Four years after its creation, the post of Bongindji, created in 2003 after the dividing up of the post of Lotumbe, allowed the population to feel the presence of the CDCC. The PSP, Reverend Boloko Lofembe, is doing his best to resolve several problems which confront this post, such as the displacement of the site toward Waka, and the insufficiency of trained staff. In the framework of local effort, we must mention the construction of houses for the PSP, the churches at Eungu, Lokondole, Ifoku, Bokolongo. Also the activities of raising livestock are going ahead with pigs, chickens, and community fields. In the absence of public power, the post is making an effort in the development by building the bridge linking the Momboyo River and the locality of Bongindji. Transportation and communication, followed by poverty of the members, are difficulties encountered. The absence of agricultural tools and lack of staff constitute a handicap.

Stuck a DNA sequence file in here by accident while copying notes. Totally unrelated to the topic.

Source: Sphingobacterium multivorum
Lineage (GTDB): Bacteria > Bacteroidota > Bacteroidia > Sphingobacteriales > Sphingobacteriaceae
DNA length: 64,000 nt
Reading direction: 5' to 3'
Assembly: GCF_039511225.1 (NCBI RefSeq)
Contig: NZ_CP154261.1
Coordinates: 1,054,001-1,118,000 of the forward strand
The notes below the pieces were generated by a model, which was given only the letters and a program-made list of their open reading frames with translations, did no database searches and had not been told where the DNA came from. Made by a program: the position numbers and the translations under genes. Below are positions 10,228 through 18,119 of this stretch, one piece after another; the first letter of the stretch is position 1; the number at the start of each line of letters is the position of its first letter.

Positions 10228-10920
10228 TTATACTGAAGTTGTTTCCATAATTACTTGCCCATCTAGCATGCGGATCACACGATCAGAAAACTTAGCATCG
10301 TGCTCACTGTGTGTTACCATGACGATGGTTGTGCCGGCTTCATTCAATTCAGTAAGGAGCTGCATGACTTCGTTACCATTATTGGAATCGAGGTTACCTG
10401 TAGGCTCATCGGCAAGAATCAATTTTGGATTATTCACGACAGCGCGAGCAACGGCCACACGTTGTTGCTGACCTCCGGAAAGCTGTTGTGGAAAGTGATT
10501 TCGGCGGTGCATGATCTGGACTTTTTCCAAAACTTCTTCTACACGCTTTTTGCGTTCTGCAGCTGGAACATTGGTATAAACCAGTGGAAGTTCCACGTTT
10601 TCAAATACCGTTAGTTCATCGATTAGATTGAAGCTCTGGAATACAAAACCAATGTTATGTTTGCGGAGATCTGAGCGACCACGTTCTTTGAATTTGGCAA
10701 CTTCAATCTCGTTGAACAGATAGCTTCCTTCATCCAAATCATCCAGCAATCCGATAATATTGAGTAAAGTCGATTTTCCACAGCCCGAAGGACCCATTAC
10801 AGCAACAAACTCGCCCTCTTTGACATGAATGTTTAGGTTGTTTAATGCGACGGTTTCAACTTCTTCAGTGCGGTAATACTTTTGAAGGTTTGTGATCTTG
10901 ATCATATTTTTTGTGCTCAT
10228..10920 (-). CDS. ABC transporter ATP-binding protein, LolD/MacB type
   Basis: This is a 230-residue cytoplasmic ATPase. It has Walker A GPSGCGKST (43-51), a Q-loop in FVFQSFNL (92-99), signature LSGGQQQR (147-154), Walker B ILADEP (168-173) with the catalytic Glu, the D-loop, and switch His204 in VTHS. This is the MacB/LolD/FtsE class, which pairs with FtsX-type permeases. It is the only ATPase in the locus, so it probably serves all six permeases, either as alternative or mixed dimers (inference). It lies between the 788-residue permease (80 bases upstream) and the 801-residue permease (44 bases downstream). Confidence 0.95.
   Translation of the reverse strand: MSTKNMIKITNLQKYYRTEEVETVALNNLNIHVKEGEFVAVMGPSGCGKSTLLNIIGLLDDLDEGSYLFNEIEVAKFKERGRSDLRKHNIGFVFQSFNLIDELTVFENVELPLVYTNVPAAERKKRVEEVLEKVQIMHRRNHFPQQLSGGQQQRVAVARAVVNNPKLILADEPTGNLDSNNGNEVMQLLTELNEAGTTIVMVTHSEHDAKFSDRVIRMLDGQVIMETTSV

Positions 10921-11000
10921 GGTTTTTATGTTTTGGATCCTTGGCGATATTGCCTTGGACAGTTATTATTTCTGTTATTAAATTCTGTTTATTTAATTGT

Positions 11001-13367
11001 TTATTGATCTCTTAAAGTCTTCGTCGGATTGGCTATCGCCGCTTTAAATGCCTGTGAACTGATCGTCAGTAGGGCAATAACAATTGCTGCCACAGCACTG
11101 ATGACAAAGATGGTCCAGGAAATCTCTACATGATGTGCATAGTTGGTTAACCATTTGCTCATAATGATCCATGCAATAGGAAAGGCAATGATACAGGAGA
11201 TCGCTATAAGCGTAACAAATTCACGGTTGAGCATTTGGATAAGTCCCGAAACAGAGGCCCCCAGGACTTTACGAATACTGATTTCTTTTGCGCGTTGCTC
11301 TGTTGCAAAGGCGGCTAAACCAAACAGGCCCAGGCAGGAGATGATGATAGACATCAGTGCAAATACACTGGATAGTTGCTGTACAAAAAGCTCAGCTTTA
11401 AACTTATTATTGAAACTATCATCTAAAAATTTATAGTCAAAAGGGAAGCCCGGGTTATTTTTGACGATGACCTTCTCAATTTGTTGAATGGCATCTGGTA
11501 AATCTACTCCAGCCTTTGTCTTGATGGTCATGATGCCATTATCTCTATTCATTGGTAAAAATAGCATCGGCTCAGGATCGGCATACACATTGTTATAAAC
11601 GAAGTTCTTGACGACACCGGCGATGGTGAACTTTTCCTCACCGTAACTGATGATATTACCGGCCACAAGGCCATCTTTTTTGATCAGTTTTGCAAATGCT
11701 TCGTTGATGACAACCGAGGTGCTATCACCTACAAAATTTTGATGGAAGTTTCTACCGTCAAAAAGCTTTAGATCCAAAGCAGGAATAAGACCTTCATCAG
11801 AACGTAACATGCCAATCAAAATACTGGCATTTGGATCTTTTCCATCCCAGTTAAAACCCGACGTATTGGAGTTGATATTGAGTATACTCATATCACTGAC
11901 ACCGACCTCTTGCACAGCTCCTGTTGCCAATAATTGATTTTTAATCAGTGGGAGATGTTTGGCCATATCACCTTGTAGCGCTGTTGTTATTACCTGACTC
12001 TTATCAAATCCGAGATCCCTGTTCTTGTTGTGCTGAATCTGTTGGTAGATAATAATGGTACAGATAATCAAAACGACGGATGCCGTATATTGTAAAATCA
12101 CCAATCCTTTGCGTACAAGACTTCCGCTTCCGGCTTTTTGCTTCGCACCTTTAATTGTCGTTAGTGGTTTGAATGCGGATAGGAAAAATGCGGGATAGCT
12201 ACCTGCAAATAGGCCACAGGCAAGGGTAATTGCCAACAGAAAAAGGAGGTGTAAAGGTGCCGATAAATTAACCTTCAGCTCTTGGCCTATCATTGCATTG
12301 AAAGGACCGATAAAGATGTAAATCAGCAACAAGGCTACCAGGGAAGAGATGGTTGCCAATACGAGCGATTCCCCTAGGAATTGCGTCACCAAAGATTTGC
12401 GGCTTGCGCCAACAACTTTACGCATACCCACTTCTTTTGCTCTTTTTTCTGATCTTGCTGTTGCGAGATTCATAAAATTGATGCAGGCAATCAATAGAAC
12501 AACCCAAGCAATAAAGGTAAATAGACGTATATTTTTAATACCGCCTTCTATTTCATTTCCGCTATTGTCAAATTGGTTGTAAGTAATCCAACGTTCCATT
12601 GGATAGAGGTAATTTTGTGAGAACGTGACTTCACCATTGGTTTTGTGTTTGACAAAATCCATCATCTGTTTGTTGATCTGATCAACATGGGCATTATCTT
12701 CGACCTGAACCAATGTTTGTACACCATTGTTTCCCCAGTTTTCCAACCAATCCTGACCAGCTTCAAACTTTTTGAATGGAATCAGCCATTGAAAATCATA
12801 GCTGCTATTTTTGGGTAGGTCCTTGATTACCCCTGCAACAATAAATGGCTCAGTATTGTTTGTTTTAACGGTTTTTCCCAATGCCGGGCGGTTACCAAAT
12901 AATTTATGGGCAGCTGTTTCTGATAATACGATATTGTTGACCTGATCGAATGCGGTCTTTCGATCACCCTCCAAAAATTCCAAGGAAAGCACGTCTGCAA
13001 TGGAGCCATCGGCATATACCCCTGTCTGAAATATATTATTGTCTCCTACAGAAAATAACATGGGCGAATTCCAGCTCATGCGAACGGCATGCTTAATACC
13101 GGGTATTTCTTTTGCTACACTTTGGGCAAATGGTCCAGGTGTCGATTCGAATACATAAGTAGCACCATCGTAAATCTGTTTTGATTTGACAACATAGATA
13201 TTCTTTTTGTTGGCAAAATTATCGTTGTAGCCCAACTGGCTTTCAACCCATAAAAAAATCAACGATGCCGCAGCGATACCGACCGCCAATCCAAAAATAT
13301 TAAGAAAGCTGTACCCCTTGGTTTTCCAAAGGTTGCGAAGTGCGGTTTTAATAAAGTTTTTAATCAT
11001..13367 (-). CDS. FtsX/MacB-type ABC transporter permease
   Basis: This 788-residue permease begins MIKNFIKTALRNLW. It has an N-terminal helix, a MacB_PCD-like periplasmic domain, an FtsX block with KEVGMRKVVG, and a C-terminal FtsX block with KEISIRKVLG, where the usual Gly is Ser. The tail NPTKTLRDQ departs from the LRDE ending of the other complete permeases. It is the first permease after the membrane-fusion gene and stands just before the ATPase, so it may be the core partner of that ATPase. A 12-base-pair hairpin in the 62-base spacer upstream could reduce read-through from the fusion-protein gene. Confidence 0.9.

BOLENGE HOSPITAL ONE YEAR AFTER THE FIRE
It was the night of January 13, 2006, toward 11:15 when a fire of unknown origin occurred at the Bolenge Hospital, consuming the entire property. This unfortunate event, which shook up the whole community, put numerous workers and their families, as well as the population of Mbandaka and Bolenge, in difficulty. One year later we can at least rejoice in the involvement of our exterior and interior partners who have been willing to install, temporarily, the services of that hospital in the former installations after some remodeling work. But the large part of the population ardently wish that a worthy hospital be rebuilt for the present conditions are far below the normal minimum standards. Wednesday, June 13, the workers of that institution observed a minute of silence in front of the debris of what had been a year earlier their place of work. Hope brings life and each person there wishes for its reconstruction in a format that is satisfying to both users and donors.